Squash is a warm-season crop, very susceptible to frost and light freezes. Summer squash can be grown almost anywhere, as the vines develop quickly. Harvest begins in two months.
Sow squash directly outside at least a week after your last frost date, or when the soil temperature has warmed to at least 60 degrees F at a 2-inch depth to ensure your seeds don’t rot before they sprout. You want the air temperatures to be settled to avoid last spring frosts.
- Tip: In non-tropical parts of the country, the soil will be about 60 degrees F when roses are in bud and lilacs are in bloom.
The same goes for transplants: Don’t set them out until the weather has warmed to 70 degrees F. Check with your local extension service for up-to-date information in your neighborhood.
- Tip: If you’re growing your own seedlings indoors, use peat pots with the bottoms removed to make it less likely that you’ll disturb the taproot when transplanting.
Don’t rush! Waiting to plant will avoid problems from pests and diseases that are common earlier in the spring season.
How to Plant
In general, squash plants like lots of room to spread out. For summer squash that is mostly bush varieties, space your rows 4 to 6 feet apart, with plants 15 to 20 inches apart.
Pick a spot with full sun, shelter from wind for good pollination, and well-draining soil. Squash like a slightly acidic soil: between 6.0 to 6.8 pH is best. If your soil is too acidic, add lime according to the instructions on your product.
But don’t worry needlessly. Squash can tolerate a soil pH as low as 5.5, so don’t worry about liming unless your soil is strongly acidic. Always perform a soil test (your county extension service or local nursery can help you with this) before adding anything that will affect your soil’s pH.
Squash are heavy feeders and benefit from soil rich in organic matter. Add seasoned manure or mature compost to your soil. For best results, work in one cup of complete organic fertilizer beneath transplants. If planting from seed, work the fertilizer into the top 2 to 3 inches of soil.
A word about sunlight
Squash plants need full sun to produce. Make sure you’re planting your seeds or starts in an area with at least six hours of sunlight per day. More is better, but if the weather gets too hot for too long, your squash plants may droop with stress. If this happens, it’s a sign your plant is trying to conserve its resources. Most will perk up again when the heat subsides in the evening, but if they don’t, consider adding a shade cloth or other temporary heat protection.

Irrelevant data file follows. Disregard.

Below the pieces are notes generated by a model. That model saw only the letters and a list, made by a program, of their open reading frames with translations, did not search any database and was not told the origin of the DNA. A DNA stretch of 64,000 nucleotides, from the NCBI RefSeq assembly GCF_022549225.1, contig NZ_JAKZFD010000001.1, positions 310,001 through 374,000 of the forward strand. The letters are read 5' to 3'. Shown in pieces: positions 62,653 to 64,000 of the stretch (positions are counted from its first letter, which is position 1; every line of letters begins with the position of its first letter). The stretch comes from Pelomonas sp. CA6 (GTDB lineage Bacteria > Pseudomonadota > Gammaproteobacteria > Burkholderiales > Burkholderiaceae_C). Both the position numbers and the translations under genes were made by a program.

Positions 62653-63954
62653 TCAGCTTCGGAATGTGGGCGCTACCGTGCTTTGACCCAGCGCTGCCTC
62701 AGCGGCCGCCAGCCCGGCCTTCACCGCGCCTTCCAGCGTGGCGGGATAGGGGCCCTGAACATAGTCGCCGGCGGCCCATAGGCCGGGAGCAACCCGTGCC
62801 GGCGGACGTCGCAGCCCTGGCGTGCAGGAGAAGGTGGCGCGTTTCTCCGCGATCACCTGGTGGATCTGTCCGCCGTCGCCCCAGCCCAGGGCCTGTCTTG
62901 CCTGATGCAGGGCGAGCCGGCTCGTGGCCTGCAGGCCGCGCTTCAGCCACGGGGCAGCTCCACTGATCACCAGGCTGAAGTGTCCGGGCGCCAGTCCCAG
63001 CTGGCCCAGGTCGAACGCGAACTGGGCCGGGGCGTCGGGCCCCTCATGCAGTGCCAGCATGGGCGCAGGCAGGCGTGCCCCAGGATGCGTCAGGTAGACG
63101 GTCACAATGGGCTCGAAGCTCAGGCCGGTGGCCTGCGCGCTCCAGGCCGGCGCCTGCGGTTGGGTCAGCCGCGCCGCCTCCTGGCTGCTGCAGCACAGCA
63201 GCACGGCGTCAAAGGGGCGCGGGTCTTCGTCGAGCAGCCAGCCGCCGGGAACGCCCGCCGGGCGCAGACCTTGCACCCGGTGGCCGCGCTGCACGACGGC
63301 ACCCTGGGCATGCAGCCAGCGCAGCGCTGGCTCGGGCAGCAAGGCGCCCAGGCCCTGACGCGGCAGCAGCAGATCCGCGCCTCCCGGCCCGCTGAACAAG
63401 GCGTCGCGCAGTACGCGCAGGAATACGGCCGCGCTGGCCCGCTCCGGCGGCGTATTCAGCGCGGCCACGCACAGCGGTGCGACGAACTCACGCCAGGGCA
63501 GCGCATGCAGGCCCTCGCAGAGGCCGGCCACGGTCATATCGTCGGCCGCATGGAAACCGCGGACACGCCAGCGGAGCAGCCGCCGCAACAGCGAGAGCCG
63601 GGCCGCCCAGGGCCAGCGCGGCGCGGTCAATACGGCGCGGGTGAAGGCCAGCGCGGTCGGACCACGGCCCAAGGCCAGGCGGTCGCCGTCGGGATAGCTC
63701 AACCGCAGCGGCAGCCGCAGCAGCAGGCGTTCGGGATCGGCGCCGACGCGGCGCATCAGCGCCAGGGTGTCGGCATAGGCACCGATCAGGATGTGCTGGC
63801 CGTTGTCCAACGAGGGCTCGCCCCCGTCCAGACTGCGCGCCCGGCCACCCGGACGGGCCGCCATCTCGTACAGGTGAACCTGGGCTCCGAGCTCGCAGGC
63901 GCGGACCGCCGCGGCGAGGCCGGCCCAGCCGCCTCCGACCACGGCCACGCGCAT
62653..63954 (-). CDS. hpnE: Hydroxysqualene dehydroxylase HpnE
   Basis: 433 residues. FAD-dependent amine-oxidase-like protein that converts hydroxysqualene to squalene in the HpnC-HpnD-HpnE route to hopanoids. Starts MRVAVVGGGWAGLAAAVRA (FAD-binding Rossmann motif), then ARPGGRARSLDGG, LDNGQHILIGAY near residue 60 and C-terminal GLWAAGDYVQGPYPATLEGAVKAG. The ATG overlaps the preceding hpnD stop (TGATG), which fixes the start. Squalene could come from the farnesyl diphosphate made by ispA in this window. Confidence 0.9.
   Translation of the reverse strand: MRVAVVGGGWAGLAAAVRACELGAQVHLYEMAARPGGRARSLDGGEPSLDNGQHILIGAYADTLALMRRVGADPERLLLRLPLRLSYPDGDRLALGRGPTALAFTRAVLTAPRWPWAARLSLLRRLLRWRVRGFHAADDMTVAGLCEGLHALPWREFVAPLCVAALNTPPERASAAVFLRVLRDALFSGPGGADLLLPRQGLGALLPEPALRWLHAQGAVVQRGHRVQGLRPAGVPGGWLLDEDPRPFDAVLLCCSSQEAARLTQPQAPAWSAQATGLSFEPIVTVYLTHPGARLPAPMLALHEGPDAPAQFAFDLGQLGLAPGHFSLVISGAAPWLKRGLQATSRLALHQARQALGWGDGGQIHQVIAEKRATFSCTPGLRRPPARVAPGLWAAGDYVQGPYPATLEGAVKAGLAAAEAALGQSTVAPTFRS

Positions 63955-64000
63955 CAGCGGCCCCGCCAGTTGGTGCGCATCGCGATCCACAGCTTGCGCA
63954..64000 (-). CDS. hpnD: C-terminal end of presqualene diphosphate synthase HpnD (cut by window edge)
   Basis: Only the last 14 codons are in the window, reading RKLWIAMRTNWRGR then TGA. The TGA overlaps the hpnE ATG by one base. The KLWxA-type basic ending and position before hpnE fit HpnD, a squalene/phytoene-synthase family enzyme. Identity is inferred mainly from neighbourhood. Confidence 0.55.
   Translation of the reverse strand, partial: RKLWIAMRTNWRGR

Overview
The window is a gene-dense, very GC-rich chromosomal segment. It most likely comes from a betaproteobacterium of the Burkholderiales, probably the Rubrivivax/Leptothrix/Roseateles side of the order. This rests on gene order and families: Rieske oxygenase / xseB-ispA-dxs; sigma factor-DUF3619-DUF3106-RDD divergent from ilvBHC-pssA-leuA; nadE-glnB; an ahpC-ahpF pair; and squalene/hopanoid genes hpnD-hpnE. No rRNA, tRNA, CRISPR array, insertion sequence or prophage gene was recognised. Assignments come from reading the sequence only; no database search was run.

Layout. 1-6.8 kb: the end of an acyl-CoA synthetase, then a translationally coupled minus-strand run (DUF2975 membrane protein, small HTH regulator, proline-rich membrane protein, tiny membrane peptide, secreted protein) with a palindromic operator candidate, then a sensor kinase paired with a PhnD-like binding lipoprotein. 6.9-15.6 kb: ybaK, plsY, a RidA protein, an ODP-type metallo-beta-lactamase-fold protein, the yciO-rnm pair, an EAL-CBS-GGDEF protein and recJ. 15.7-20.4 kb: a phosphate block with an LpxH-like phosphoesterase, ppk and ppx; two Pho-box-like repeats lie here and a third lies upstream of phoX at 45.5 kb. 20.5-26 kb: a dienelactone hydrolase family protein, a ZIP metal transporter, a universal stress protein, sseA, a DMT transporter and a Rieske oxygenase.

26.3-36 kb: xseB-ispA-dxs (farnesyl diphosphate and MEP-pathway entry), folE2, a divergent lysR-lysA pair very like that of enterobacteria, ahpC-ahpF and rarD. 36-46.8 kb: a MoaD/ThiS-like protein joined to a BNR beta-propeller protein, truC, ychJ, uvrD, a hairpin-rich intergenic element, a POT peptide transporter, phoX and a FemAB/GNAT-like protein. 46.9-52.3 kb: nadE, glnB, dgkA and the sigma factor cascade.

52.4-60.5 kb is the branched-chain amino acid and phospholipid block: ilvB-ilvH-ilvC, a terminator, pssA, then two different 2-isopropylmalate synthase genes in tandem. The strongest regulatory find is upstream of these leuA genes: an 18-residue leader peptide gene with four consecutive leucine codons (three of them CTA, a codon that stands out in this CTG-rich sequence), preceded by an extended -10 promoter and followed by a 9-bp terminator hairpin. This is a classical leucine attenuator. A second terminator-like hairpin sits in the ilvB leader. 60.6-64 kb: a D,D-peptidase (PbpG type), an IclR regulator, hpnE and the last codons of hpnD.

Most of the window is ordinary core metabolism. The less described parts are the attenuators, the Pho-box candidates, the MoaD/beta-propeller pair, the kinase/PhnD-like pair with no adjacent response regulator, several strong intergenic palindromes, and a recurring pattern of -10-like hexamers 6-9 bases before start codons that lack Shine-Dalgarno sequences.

Planting methods for seeds and starters
Plant seeds in the ground about 1-inch deep and drop in two seeds. In cold climates, pop a clear jar or half a plastic bottle over the top for warmth, and leave it until the seedlings are up. Remove the weaker seedling.
Another popular planting method is the “hill” method. This keeps the seeds off the ground and therefore warmer. To prepare, dig 18-inch-deep holes, fill partly with well-rotted manure and/or compost, and complete filling the hole and building your hill with a mixture of soil and compost.
Summer squash hills should be placed 3 feet apart each way; plant six or seven seeds per hill and thin to the three strongest seedlings when the plants are 3 inches high.
- Tip: For planting starters that you’ve grown indoors, don’t set them out until you’ve hardened them off. This involves putting them outside in their pots for a week or two for a short time, increasing the time daily.
Water your starters and seeds thoroughly after planting. Add a layer of mulch around starters to lock in soil moisture.
Do you use the hill method for planting your squash seeds or starters? How well has that worked for you? Please share your tips with us.